Friday, September 01, 2006

More "fuzzy" words...

...and not in a good way.


I found my copy of "The Ten Percent Solution," which goes (in my thinking) a bit overboard in its pursuit of fuzzy words, but which is a useful guide, and reminded me of the above. My thoughts on the above words:

VERY. I'm proud of the fact that I didn't use this one too much in the manuscript. I check for it while writing now, because I'm aware of it. I leave it in when people are speaking, because it's more a spoken modifier than a written one--we want to convey an amplification of something in speech. In writing, there's almost always a better way to do it, unless there's a rhythm you're going for. For example, "Something was very, very wrong" doesn't have the same ring as, "Something was wrong." But you could say, "Something was drastically wrong."

ALMOST. I use this one a lot. Almost too much. Here's an example: "a faint scent that disappeared almost as soon as she noticed it." That's a colloquialism; wouldn't it be better as, "a faint scent that disappeared as soon as she noticed it"? What does "almost" do there except take up space?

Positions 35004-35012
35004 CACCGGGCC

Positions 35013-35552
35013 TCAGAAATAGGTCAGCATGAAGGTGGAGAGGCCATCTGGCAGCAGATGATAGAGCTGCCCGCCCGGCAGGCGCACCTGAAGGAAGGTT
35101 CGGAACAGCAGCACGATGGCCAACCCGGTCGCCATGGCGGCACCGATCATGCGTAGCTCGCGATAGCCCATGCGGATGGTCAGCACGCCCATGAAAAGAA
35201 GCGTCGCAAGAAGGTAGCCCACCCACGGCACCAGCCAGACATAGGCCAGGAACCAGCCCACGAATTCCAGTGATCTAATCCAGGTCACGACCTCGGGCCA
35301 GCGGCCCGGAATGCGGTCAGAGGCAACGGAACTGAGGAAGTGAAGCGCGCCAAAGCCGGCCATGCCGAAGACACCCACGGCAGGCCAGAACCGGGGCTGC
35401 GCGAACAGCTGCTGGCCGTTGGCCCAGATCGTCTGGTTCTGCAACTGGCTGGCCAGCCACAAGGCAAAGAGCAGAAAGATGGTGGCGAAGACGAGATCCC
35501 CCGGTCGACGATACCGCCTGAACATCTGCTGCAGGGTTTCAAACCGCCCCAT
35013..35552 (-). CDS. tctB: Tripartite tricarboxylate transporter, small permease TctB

ABOUT. This isn't in the sense of "I asked her about the movie," but in the sense of, "it was about three feet long." Other ones like this I use a lot: "a few," "a couple," "some."

The joys of editing! These little things don't make a huge difference in the individual cases, but I do think the overall cumulative effect makes your prose sharper and easier to read.

1 comment:

Rikoshi said...

One of the things I know I overuse (and which I catch myself using and still sometimes don't stop myself) is "a bit." I seem to stick it everywhere, and it's one of those things that I'm definitely going to be doing a search for once I'm finished with my current rewrite.